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Rise to the Challenge or Not Give a Damn: Differential Performance in High vs. Low Stakes Tests

  • Attali, Yigal

    ()

    (ETS)

  • Neeman, Zvika

    ()

    (Tel Aviv University)

  • Schlosser, Analia

    ()

    (Tel Aviv University)

This paper studies how different demographic groups respond to incentives by comparing performance in the GRE examination in "high" and "low" stakes situations. The high stakes situation is the real GRE examination and the low stakes situation is a voluntary experimental section of the GRE that examinees were invited to take immediately after they finished the real GRE exam. We show that males exhibit a larger difference in performance between the high and low stakes examinations than females, and that Whites exhibit a larger difference in performance between the high and low stakes examinations relative to Asians, Blacks, and Hispanics. We find that the larger differential performance between high and low stakes tests among men and whites can be partially explained by the lower level of effort invested by these groups in the low stake test.

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Paper provided by Institute for the Study of Labor (IZA) in its series IZA Discussion Papers with number 5693.

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Length: 42 pages
Date of creation: May 2011
Date of revision:
Handle: RePEc:iza:izadps:dp5693
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  1. Flavio Cunha & James Heckman, 2007. "The Technology of Skill Formation," NBER Working Papers 12840, National Bureau of Economic Research, Inc.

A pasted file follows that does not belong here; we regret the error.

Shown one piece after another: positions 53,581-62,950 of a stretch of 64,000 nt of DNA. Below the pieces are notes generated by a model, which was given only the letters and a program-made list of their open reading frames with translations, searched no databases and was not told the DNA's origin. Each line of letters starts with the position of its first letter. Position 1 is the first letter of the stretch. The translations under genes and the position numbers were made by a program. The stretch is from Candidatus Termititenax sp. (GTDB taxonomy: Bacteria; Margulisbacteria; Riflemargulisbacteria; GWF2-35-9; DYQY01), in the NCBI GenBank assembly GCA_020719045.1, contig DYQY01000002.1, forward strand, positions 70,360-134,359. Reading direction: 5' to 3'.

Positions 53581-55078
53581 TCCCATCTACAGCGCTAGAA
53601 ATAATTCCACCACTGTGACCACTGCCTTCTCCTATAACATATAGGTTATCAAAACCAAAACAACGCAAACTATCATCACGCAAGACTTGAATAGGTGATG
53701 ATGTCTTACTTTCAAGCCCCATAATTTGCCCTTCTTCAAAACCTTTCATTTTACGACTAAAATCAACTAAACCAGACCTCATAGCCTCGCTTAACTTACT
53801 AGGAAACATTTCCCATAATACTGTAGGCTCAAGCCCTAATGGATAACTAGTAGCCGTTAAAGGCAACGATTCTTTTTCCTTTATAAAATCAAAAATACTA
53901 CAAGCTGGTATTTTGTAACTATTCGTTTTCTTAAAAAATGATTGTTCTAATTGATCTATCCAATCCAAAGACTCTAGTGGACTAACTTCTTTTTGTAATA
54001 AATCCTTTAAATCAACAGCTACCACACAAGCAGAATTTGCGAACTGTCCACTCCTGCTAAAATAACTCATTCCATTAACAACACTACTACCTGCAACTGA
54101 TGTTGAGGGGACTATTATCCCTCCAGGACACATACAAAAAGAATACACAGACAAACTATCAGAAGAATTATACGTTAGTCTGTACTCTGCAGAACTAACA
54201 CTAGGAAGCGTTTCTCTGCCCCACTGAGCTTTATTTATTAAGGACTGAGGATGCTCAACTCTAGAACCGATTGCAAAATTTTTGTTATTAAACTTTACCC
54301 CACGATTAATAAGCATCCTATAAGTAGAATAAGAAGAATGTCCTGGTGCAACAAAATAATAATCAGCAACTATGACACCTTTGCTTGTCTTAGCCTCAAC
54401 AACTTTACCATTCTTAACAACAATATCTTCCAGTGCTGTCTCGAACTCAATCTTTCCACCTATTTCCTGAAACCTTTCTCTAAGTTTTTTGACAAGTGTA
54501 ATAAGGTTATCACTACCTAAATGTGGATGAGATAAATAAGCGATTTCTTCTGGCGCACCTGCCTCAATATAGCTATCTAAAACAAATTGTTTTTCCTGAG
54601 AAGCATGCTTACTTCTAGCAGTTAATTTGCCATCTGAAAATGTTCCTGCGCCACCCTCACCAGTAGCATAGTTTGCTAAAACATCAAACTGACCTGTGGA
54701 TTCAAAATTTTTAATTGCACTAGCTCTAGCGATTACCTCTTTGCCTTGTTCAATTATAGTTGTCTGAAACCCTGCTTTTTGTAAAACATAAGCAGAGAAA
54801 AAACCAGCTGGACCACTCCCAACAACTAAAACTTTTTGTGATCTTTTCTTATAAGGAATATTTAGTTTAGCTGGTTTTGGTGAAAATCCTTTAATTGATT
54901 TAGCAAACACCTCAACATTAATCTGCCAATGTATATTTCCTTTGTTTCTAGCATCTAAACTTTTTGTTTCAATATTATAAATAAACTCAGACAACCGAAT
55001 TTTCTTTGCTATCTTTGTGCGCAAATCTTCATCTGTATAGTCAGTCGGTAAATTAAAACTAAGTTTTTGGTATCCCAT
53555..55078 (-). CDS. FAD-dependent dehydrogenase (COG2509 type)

2. Flavio Cunha & James Heckman & Susanne Schennach, 2010. "Estimating the technology of cognitive and noncognitive skill formation," CeMMAP working papers CWP09/10, Centre for Microdata Methods and Practice, Institute for Fiscal Studies.
  3. Muriel Niederle & Lise Vesterlund, 2010. "Explaining the Gender Gap in Math Test Scores: The Role of Competition," Journal of Economic Perspectives, American Economic Association, vol. 24(2), pages 129-44, Spring.
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  7. Datta Gupta, Nabanita & Poulsen, Anders & Villeval, Marie Claire, 2005. "Male and Female Competitive Behavior: Experimental Evidence," IZA Discussion Papers 1833, Institute for the Study of Labor (IZA).
  8. Uri Gneezy & Aldo Rustichini, 2004. "Gender and Competition at a Young Age," American Economic Review, American Economic Association, vol. 94(2), pages 377-381, May.
  9. Muriel Niederle & Lise Vesterlund, 2005. "Do Women Shy Away from Competition? Do Men Compete too Much?," Discussion Papers 04-030, Stanford Institute for Economic Policy Research.
  10. Günther, Christina & Ekinci, Neslihan Arslan & Schwieren, Christiane & Strobel, Martin, 2010. "Women can't jump?--An experiment on competitive attitudes and stereotype threat," Journal of Economic Behavior & Organization, Elsevier, vol. 75(3), pages 395-401, September.
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  13. Christopher Cotton & Frank McIntyre & Joseph Price, 2010. "The Gender Gap Cracks Under Pressure: A Detailed Look at Male and Female Performance Differences During Competitions," NBER Working Papers 16436, National Bureau of Economic Research, Inc.
  14. Örs, Evren & Palomino, Frédéric & Peyrache, Eloïc, 2008. "Performance Gender-Gap: Does Competition Matter?," CEPR Discussion Papers 6891, C.E.P.R. Discussion Papers.
  15. Uri Gneezy & Kenneth L. Leonard & John A. List, 2008. "Gender Differences in Competition: Evidence from a Matrilineal and a Patriarchal Society," NBER Working Papers 13727, National Bureau of Economic Research, Inc.
  16. Paserman, M. Daniele, 2007. "Gender Differences in Performance in Competitive Environments: Evidence from Professional Tennis Players," IZA Discussion Papers 2834, Institute for the Study of Labor (IZA).
  17. Uri Gneezy & Muriel Niederle & Aldo Rustichini, 2003. "Performance in Competitive Environments: Gender Differences," The Quarterly Journal of Economics, Oxford University Press, vol. 118(3), pages 1049-1074.
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  19. repec:pit:wpaper:342 is not listed on IDEAS
  20. Rothstein, J.M.Jesse M., 2004. "College performance predictions and the SAT," Journal of Econometrics, Elsevier, vol. 121(1-2), pages 297-317.
  21. Muriel Niederle & Carmit Segal & Lise Vesterlund, 2013. "How Costly Is Diversity? Affirmative Action in Light of Gender Differences in Competitiveness," Management Science, INFORMS, vol. 59(1), pages 1-16, May.
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